Reviews by Len Oppenheim
In our May newsletter I listed a number of books that had an important influence on me as I matured. I noted that There Is A River, by Thomas Sugrue, the first authorized biography of Edgar Cayce, was a book that “completely altered my life”. I doubt if I will ever know whether it was fate, chance, or part of some universal plan that exposed me to people, books, and ideas that in the late 1960’s completely altered my way of thinking and how I led my life. It began for me with an article I read about astrology and how it could be used to pick winners in sporting events—a very practical tool (if it really worked) for someone like myself who loves sports and often bet on football games. I began to do some research on astrology, and one thing led to another and I got exposed to a great teacher, Roy Eugene Davis, who was a disciple of Yogananda. Thanks to Roy I got interested in meditation and read Autobiography of a Yogi, and with Roy studied the Bhagavad Gita. Although I resonated with the spirituality and descriptions of reality in these two great books, my naturally skeptical mind continued to have doubts about the veracity or validity of these teachings.
It was only after reading about Edgar Cayce, and his extremely well-documented psychic or mystical powers and insights that my “left brain” could wholeheartedly endorse the acceptance that my “right brain” had been developing towards spirituality, metaphysics, and the path of a seeker. For those of you who have still not read There Is A River, I continue to urge you to do so. Cayce’s “physical readings” were remarkable in their accuracy. He could not only diagnose diseases of bodies anywhere on the planet, those who followed his recommended treatments which included specific recommendations to see local medical practitioners as well as certain medicines or other modalities of treatment enjoyed close to a 100% cure rate. This data was carefully compiled and time after time skeptics or debunkers who came to prove Cayce a charlatan came away convinced of his abilities and of the validity of his recommendations.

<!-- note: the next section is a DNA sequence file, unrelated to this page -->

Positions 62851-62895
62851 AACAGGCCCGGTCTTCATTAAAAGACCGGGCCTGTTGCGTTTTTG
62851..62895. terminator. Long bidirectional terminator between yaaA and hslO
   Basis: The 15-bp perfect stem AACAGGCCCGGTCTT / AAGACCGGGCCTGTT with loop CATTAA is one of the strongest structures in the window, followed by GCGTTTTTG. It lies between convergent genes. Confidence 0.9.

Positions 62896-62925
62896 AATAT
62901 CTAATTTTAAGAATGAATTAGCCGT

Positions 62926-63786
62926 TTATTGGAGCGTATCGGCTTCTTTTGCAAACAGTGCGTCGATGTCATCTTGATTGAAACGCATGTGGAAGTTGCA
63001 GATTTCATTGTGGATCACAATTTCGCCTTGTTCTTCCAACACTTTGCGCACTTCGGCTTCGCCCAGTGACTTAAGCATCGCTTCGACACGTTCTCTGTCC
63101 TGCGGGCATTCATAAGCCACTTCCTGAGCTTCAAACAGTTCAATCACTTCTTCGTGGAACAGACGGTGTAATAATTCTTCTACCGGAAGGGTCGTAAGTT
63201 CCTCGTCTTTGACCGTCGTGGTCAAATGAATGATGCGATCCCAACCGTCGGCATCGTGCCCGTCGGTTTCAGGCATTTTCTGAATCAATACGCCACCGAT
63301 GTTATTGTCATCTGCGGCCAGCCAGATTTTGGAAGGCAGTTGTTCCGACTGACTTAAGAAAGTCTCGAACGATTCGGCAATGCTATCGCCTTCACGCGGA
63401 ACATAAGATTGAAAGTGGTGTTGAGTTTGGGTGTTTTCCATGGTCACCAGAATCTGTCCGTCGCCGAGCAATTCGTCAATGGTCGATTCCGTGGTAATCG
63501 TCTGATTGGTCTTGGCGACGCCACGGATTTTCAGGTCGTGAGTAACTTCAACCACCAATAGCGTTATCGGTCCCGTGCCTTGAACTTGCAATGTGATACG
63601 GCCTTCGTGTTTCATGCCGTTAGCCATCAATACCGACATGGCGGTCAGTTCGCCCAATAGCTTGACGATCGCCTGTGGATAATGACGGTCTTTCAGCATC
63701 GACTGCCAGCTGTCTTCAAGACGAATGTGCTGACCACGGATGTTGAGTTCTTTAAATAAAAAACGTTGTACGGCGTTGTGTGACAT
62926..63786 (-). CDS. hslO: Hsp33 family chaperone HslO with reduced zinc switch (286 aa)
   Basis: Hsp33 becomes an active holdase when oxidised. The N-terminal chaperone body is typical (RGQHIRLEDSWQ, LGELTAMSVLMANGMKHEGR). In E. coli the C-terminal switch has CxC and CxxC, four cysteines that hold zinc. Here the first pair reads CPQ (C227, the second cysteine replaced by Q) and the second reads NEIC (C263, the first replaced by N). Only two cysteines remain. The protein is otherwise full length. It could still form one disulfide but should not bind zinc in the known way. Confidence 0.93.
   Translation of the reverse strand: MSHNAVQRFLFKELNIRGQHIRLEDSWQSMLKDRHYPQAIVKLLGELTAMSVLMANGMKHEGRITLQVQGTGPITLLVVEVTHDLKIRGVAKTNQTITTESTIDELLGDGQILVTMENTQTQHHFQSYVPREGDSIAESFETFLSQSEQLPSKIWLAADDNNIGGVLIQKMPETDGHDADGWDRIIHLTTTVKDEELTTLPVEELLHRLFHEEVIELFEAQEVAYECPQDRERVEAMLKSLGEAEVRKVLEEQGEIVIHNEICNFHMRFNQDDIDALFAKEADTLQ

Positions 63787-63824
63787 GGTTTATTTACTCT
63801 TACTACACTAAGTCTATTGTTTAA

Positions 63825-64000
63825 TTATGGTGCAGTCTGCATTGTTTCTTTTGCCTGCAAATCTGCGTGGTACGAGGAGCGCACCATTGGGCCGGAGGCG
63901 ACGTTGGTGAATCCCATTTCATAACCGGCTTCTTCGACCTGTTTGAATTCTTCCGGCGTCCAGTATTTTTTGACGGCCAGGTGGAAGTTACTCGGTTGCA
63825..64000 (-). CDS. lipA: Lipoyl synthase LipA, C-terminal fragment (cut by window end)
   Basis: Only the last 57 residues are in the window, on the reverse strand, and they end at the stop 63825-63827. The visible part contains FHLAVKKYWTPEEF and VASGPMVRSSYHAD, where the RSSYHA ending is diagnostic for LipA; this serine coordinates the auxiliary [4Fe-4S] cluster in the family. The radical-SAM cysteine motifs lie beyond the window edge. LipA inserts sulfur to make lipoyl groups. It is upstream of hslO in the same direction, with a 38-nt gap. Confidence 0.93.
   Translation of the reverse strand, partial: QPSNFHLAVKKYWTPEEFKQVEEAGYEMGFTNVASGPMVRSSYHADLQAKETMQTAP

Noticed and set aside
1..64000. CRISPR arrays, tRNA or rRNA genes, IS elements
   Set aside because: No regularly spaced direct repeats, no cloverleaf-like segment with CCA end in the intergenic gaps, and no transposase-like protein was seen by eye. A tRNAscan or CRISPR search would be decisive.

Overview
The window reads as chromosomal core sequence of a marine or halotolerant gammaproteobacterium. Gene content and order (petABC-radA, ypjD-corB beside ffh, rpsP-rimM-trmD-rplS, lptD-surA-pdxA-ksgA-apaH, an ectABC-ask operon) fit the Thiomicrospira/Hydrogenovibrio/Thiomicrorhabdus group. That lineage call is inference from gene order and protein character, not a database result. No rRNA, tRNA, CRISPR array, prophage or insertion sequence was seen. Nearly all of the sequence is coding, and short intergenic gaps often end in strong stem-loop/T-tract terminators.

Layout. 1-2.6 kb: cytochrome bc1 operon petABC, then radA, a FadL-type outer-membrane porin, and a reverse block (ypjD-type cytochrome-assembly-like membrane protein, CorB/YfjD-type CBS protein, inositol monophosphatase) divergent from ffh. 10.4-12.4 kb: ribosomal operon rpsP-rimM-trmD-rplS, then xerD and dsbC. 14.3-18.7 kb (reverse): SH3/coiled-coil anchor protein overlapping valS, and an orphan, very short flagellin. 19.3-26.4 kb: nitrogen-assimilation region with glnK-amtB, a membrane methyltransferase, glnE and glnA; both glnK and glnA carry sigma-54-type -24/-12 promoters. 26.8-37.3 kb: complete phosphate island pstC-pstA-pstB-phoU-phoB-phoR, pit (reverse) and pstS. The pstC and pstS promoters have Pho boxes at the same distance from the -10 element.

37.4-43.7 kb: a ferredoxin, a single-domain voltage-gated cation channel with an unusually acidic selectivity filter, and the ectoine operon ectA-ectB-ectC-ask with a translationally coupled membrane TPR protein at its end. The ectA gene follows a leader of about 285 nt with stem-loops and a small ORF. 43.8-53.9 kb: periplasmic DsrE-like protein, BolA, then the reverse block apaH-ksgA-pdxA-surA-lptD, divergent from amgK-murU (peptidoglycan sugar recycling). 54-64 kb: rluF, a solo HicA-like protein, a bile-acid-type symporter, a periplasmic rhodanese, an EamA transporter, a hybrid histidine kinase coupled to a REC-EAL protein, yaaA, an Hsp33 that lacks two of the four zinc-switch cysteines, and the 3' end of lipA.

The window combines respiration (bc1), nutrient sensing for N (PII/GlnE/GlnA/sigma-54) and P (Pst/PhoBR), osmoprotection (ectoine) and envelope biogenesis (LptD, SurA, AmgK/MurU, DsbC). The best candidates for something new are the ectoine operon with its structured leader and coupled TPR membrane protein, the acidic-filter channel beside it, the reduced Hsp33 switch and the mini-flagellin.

Unfortunately for us, Cayce died in the mid -1940’s so if we have a disease or physical problem we can not avail ourselves of his knowledge. The A.R.E. (Association for Research and Enlightenment) located in Virginia Beach, Virginia has archives of all of Cayce’s readings and they are now available online or on disks. Most of us, me included, are either too busy or too lazy to dig through the files to optimize this information for our personal use. Fortunately there have been doctors and others who have done the research. One such gentleman, Eric Mein, M.D., has done excellent research and compiled it in a book: Edgar Cayce’s Keys to Health: Simple Solutions for a Lifetime of Vitality. This is a book I recommend to everyone.